The economic potential of the tri-state region won’t be unlocked until the political leaders in Wisconsin, Illinois and Indiana have a better understanding of each state’s assets and problems.
That was the consensus of the executive directors from the three regional planning agencies of those states during a session on the importance of metropolitan planning and economic development at the third annual Summit on Regional Competitiveness Friday at the Federal Reserve Bank of Chicago.
“We need to do a better job of explaining why it’s important to do a better job knitting together this multi-state region,” said Kenneth Yunker, executive director, Southeastern Wisconsin Regional Planning Commission. “We should be identifying a few key projects that are essential to getting that done and then try to get action (from elected officials) on those key projects.”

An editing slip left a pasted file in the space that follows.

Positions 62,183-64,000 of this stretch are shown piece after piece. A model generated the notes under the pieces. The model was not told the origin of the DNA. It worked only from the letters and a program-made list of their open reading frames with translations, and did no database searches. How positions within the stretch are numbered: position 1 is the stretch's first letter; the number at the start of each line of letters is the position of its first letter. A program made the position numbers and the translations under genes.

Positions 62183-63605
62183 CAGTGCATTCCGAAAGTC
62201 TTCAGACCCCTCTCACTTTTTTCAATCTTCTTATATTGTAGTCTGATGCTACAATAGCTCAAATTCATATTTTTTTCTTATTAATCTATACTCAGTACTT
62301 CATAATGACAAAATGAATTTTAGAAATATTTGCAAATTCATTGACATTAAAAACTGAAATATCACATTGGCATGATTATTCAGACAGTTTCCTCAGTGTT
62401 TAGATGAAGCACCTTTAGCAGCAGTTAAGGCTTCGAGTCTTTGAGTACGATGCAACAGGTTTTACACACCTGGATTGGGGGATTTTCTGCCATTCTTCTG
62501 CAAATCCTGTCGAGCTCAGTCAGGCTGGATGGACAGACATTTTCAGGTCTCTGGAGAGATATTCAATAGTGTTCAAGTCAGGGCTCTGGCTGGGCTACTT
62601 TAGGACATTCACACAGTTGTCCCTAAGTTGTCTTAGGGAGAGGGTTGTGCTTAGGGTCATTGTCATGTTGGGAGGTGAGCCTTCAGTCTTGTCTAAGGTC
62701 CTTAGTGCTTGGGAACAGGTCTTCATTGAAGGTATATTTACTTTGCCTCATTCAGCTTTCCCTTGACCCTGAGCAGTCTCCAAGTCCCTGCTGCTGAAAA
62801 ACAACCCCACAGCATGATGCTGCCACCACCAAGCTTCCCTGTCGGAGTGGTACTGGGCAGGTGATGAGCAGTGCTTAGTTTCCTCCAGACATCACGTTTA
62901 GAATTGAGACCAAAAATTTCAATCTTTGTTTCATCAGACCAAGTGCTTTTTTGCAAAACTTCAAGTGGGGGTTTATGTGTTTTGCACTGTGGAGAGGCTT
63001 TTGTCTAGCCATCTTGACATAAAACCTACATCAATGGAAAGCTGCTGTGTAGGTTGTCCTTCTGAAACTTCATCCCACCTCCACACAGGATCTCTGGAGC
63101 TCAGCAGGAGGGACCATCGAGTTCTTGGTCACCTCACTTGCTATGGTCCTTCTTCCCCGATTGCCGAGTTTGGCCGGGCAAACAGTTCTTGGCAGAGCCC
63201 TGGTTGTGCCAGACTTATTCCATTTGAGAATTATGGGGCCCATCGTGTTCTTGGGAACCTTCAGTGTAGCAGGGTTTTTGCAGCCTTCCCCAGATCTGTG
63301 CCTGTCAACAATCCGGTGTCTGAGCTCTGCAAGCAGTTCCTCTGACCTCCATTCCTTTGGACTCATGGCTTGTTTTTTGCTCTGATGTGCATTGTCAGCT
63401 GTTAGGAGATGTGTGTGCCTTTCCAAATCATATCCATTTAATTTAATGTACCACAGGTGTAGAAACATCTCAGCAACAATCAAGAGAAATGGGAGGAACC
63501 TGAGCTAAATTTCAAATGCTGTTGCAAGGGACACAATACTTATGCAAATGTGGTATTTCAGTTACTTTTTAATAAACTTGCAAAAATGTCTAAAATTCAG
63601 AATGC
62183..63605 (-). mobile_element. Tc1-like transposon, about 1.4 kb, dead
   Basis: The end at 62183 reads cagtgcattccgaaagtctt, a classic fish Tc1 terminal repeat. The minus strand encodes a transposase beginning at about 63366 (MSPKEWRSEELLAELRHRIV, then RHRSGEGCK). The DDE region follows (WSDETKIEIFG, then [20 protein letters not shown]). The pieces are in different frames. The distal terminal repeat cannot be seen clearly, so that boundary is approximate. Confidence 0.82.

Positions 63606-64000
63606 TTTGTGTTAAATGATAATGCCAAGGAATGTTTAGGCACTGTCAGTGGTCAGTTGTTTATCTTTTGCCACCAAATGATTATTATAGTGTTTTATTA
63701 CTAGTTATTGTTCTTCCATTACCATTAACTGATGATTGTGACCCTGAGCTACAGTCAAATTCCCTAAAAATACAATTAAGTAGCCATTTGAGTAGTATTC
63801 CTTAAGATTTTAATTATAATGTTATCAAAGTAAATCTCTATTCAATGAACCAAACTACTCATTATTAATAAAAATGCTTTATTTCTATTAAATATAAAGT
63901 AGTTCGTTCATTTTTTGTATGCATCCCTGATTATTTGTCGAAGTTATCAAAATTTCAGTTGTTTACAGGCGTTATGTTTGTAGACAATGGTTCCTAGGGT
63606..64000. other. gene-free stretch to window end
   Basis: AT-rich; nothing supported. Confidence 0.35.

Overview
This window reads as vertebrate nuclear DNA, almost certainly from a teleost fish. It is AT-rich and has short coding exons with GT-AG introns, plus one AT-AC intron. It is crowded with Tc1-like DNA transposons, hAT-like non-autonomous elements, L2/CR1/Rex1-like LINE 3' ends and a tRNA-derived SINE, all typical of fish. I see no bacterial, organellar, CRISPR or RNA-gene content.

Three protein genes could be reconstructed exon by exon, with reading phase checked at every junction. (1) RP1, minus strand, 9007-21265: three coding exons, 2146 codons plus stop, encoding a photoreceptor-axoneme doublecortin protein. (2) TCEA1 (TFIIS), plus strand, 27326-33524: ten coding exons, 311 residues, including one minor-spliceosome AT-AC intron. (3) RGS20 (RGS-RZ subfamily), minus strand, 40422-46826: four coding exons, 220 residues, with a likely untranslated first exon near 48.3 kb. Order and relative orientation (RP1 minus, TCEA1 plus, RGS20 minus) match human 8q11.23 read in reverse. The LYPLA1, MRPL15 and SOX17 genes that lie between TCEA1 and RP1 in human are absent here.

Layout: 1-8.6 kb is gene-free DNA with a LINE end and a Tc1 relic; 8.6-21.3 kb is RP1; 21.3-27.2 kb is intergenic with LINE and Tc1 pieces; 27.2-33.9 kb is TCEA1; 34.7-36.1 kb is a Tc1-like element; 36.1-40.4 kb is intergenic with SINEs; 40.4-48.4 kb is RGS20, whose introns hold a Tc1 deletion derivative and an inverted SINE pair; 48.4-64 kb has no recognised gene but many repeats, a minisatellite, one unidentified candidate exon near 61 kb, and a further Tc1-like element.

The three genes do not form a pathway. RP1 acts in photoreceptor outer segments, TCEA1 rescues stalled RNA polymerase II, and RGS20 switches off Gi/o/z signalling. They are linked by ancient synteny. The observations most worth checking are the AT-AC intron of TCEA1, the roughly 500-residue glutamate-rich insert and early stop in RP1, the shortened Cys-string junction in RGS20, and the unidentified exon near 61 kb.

Fresh water is one of those key projects.
Throughout the summit, the Milwaukee Water Council was praised for its innovation by leaders from Illinois and Indiana who said they would like to mimic the success the Water Council has experienced in their own states.
Tyson Warner, executive director, Northwestern Indiana Regional Planning Commission, said the need to draw water from Lake Michigan will force all three states to work together on several issues, including rail and roads.
Yunker agreed, saying there is no question the safe water supply the three states enjoy because of their proximity to Lake Michigan is an asset that provides great potential for the future.
“I hate to say it, but I was pleased when Washington DC said they couldn’t drink their water,” Yunker said. “(Safe water) is something the Milwaukee 7 is clearly emphasizing. Clusters of the industry dominate across the nation, we have a water cluster in our region and we need to focus on that.”